Milestone as 150 North Solihull residents rehoused

(2nd November 2007)

The number of residents successfully rehoused as part of the Regenerating North Solihull project has passed the 150 markThe residents, who are all tenants of Solihull Community Housing, have been moved by agreement in the Craig Croft and Smith's Wood areas of North Solihull, so that their former homes can be demolished to make way for new developments.

Earlier this year, the first demolition of former council housing took place as 25 homes in Chelmsley Wood and Smith's Wood were pulled down after the residents were allocated alternative accommodation, some of which met the government's Decent Homes Standard.  Solihull Community Housing aim to ensure all their housing stock meets the Decent Homes Standard by 2011/12.  The demolished properties were the first of more than 1,000 to be pulled down on a phased basis over the next five years.

The residents are being helped to move by the North Solihull Partnership's Home Maker team who have been working with residents to find an alternative home.  The sites where the tenants are being moved from will not necessarily be redeveloped with new housing, as the whole area is being progressively remodelled to improve the design of North Solihulland make better use of the available space.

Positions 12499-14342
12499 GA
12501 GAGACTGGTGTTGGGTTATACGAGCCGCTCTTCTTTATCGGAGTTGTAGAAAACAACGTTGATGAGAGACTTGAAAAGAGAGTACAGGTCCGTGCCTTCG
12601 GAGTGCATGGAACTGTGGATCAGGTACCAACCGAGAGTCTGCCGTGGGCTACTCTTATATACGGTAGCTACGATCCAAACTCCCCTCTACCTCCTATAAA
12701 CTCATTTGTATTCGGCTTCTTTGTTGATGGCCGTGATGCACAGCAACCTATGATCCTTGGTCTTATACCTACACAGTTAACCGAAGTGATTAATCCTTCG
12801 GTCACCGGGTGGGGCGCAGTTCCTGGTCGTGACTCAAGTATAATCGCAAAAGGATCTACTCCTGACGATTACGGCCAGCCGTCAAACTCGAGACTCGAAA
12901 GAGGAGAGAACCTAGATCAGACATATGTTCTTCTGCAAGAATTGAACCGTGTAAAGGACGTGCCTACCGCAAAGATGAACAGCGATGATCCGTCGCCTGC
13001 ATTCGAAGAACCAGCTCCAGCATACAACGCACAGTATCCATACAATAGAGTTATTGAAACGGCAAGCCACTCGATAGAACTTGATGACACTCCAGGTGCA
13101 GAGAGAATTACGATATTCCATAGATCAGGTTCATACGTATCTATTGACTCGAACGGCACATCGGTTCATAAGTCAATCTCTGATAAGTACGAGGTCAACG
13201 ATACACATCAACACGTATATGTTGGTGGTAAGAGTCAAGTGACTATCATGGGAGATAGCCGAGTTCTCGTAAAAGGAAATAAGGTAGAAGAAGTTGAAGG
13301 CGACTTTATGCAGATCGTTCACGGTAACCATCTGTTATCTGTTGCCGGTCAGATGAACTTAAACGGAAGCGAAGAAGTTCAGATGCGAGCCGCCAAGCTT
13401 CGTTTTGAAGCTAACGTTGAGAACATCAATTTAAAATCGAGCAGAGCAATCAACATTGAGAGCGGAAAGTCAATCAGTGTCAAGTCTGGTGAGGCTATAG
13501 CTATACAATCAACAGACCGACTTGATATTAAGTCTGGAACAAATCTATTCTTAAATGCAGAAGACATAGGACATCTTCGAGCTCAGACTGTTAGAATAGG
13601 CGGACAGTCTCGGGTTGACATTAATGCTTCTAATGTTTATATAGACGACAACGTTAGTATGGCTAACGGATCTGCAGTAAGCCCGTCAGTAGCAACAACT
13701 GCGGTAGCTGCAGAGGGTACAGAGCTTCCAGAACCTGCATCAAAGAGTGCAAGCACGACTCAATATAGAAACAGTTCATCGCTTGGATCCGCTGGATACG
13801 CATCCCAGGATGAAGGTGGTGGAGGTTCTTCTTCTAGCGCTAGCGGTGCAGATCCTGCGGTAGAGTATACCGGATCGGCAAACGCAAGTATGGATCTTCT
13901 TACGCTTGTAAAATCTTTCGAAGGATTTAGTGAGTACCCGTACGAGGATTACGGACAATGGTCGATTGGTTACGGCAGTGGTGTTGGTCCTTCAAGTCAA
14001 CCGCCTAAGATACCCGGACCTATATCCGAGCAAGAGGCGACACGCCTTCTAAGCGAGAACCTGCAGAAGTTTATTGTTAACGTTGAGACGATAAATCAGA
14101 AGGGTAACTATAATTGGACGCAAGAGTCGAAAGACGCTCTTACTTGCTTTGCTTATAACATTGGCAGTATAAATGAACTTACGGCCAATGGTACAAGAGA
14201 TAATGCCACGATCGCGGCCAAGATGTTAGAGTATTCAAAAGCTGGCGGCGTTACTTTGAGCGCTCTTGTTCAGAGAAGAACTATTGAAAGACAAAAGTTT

Over the next 15 years the Partnership, made up of Solihull Council, Whitefriars Housing Group, Bellway Homes and regeneration specialists Inpartnership, will be overseeing £1.8billion of investment in the area, which will eventually see 8,000 new homes being built as well as 12,500 more significantly improved. This will be complemented by the development of five new village centres, 10 new primary schools and a considerable investment in infrastructure and open space.

Janet Bradbury, chief executive of the Partnership, said ensuring that residents were rehoused in line with their wishes was one of the most important challenges of the whole regeneration project.

She said: "Many regeneration projects take place in areas such as former industrial sites where often the bulldozers can move in and create a blank canvas. But in North Solihull, we are hoping to completely transform the area in terms of housing and amenities, while alongside the 40,000 residents who live in the area."

Janet Bradbury continued: "The long term benefits of the Regenerating North Solihull project will impact on every one of the local residents in terms of better housing and facilities, improved education and employment opportunities. To make this happen, it is necessary for some residents to move home, which can be a very stressful experience. That is why we are taking every care to ensure this process is carried out as smoothly and sensitively as possible.

"The 150th decant is a significant milestone for the project after such a short time, and that fact that each one of these has been done in full agreement with the residents is testament to what an excellent job the Homemaker Teams are doing."


Press release drafted by Alun Thorne. For more information contact Core Marketing on 0121 643 8151.